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Nearly 100,000 H-4 dependent spouses of certain H-1B guest workers would be eligible for work authorization in the United States under a proposed rule, the Department of Homeland Security (DHS) announced May 6, 2014.
Homeland Security Deputy Secretary Alejandro Mayorkas said in a news teleconference that the rule change would help the U.S. attract and keep world-class talent working in the United States.
“The proposals announced today will encourage highly skilled, specially trained individuals to remain in the United States and continue to support U.S. businesses and the growth of the U.S. economy,” he said.
The new rule is the latest executive action President Barack Obama’s administration has announced as efforts to move immigration reform in Congress have stalled.
The proposal would provide work authorization to the H-4 spouses of H-1B guest workers seeking lawful permanent residence through employment and who either:
In addition to the initial 97,000 individuals who would be immediately eligible for work authorization under the proposed rule, DHS expects that around 30,000 would be eligible each year thereafter.
The Council for Global Immigration has worked to expand spousal work authorization opportunities under immigration laws and at the agency for decades, remarked Rebecca Peters, director and counsel for legislative affairs at the Council. “The spouse of E visa or L visa holders can work under today’s laws, but the spouse of an H-1B cannot, so this regulation is a good start,” she said.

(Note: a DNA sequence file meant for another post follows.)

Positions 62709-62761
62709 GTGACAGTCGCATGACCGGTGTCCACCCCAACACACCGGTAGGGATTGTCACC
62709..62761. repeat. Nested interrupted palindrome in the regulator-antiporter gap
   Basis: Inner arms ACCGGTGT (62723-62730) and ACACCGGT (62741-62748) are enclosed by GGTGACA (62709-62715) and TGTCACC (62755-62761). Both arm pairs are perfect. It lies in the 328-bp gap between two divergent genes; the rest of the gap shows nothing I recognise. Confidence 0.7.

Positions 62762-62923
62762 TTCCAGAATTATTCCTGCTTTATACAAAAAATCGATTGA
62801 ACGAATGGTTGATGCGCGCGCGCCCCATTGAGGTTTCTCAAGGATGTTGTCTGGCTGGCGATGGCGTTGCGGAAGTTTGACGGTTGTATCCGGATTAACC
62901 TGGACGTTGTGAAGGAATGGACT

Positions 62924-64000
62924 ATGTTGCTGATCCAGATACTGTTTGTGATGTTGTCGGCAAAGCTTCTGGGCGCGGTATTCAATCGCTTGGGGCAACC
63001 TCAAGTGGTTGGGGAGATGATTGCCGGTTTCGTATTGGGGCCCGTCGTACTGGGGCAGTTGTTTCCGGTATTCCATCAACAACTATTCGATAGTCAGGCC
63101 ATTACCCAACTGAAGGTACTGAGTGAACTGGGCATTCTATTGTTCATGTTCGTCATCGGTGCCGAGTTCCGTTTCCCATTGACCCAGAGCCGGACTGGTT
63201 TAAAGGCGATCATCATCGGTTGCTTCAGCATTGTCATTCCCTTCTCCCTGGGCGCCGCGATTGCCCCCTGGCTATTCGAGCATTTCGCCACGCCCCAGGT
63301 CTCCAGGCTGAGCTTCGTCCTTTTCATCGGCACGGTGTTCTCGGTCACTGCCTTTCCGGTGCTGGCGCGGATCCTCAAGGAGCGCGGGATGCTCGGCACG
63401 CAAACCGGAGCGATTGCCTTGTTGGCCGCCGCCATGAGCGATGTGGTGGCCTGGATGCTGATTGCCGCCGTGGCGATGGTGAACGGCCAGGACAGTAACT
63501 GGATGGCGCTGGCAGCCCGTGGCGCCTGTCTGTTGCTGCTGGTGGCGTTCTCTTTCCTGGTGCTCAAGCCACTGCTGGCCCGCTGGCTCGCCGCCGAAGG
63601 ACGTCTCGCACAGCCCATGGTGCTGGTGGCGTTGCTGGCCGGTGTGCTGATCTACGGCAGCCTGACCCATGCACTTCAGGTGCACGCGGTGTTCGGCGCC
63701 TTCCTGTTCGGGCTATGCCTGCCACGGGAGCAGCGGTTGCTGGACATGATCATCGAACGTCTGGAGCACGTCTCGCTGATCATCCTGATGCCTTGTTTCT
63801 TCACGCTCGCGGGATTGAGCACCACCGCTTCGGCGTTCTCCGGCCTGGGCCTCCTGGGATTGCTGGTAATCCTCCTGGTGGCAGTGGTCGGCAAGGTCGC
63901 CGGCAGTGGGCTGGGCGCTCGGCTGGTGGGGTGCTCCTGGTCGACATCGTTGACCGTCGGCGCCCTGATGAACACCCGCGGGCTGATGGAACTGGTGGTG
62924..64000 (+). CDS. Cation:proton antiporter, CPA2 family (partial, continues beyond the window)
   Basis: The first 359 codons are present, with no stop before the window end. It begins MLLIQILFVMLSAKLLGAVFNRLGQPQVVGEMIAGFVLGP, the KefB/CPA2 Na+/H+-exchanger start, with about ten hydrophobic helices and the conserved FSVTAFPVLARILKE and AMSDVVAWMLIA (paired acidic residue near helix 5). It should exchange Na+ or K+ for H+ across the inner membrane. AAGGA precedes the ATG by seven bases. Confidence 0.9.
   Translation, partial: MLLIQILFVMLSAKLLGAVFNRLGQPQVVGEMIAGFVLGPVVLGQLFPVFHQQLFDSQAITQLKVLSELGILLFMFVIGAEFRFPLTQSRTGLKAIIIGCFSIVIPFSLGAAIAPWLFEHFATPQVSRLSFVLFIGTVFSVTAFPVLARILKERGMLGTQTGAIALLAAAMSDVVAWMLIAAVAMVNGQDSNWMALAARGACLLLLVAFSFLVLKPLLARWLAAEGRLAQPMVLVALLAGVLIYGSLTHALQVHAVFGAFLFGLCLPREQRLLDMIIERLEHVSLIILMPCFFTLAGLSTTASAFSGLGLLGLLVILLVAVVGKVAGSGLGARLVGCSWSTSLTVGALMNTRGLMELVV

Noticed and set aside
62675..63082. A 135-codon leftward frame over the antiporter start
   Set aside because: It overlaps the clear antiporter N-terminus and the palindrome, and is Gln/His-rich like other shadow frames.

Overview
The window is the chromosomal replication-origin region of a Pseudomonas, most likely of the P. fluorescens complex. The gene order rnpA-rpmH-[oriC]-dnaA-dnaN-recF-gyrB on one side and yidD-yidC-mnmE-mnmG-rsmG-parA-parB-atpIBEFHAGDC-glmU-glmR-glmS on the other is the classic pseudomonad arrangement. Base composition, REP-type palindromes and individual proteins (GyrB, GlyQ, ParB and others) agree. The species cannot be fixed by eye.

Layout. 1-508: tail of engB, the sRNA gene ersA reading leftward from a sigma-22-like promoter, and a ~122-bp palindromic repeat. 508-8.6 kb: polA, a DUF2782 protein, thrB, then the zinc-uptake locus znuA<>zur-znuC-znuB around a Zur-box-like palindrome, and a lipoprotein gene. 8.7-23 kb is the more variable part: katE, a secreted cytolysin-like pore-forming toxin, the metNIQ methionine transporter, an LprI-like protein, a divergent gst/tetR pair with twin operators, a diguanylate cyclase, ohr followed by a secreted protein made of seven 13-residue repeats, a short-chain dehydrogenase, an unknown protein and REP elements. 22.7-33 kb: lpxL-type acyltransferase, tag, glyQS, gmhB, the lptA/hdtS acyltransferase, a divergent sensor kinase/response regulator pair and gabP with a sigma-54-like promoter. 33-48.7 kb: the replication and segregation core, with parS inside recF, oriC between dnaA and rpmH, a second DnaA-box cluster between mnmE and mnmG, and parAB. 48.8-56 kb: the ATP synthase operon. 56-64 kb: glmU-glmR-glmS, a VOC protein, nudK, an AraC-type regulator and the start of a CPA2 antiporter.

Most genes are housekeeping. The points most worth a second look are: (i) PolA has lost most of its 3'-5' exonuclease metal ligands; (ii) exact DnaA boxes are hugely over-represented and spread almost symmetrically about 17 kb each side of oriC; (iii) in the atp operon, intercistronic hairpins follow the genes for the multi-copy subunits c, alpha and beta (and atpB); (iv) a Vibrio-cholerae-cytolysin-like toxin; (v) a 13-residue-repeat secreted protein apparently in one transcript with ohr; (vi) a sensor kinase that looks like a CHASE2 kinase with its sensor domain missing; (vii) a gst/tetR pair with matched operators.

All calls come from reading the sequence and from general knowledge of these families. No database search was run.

“The new proposal is certainly welcome at a time when Congress will not take action on immigration reform,” said Tahmina Watson, immigration attorney and owner of Watson Immigration Law in Seattle. “The U.S. will now gain a generally high-skilled group of people who can start contributing to the economy immediately. This is a great start, but I hope the rule will be extended to all H-4 spouses of H-1Bs in the future.”
Blanket Extension Next?
DHS originally had considered extending work authorization to all H-4 spouses, but ultimately decided to limit that authorization to those who intend to remain in the U.S. permanently, the agency stated in its latest regulatory agenda.
“When we asked our members last year whether they’ve lost recruiting opportunities because spouses of H-1Bs are unable to get work authorization, nearly half replied that they have lost such opportunities,” said Justin Storch, manager of agency liaison at the Council for Global Immigration. “Over 30 percent have actually lost existing H-1B employees for the same reason,” he added.
The employment-based green card backlog in some cases requires immigrants to wait dozens of years for their visas, and the current regulations prohibit their spouses from working during that time.
“This rule will eliminate this problem for at least some of those H-1B employees,” said Storch. “We will continue to work toward work authorization eligibility for all H-4 spouses, whether that solution comes from the agencies or through legislation.”
The proposed rule will be subject to a 60-day public comment period once it is published in the Federal Register. DHS plans to act quickly following the close of the comment period to review the comments and publish final rules, Mayorkas said.
Roy Maurer is an online editor/manager for SHRM.
Follow him at @SHRMRoy
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